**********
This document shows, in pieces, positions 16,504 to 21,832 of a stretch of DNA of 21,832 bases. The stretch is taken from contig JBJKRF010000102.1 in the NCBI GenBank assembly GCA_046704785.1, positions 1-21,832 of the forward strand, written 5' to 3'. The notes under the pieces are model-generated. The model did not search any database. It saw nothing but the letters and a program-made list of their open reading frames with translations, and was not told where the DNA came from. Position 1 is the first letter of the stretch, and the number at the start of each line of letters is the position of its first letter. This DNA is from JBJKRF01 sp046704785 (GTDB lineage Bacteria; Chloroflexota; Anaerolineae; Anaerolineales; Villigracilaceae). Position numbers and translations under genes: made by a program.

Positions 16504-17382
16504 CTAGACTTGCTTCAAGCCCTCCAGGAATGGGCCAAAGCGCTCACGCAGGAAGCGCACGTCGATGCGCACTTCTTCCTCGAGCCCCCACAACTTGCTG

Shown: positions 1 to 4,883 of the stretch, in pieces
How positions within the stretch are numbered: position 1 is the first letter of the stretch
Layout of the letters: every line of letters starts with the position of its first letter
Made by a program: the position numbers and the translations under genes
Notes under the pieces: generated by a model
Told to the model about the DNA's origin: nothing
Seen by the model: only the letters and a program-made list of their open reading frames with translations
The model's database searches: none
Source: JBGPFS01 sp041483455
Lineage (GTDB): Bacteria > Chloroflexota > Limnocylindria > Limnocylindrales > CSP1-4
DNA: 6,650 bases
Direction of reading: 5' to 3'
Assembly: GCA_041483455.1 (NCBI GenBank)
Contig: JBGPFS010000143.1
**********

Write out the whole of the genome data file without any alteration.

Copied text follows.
This document shows, in pieces, positions 16,504 to 21,832 of a stretch of DNA of 21,832 bases. The stretch is taken from contig JBJKRF010000102.1 in the NCBI GenBank assembly GCA_046704785.1, positions 1-21,832 of the forward strand, written 5' to 3'. The notes under the pieces are model-generated. The model did not search any database. It saw nothing but the letters and a program-made list of their open reading frames with translations, and was not told where the DNA came from. Position 1 is the first letter of the stretch, and the number at the start of each line of letters is the position of its first letter. This DNA is from JBJKRF01 sp046704785 (GTDB lineage Bacteria; Chloroflexota; Anaerolineae; Anaerolineales; Villigracilaceae). Position numbers and translations under genes: made by a program.

Positions 16504-17382
16504 CTAGACTTGCTTCAAGCCCTCCAGGAATGGGCCAAAGCGCTCACGCAGGAAGCGCACGTCGATGCGCACTTCTTCCTCGAGCCCCCACAACTTGCTG

Shown: positions 1 to 4,883 of the stretch, in pieces
How positions within the stretch are numbered: position 1 is the first letter of the stretch
Layout of the letters: every line of letters starts with the position of its first letter
Made by a program: the position numbers and the translations under genes
Notes under the pieces: generated by a model
Told to the model about the DNA's origin: nothing
Seen by the model: only the letters and a program-made list of their open reading frames with translations
The model's database searches: none
Source: JBGPFS01 sp041483455
Lineage (GTDB): Bacteria > Chloroflexota > Limnocylindria > Limnocylindrales > CSP1-4
DNA: 6,650 bases
Direction of reading: 5' to 3'
Assembly: GCA_041483455.1 (NCBI GenBank)
Contig: JBGPFS010000143.1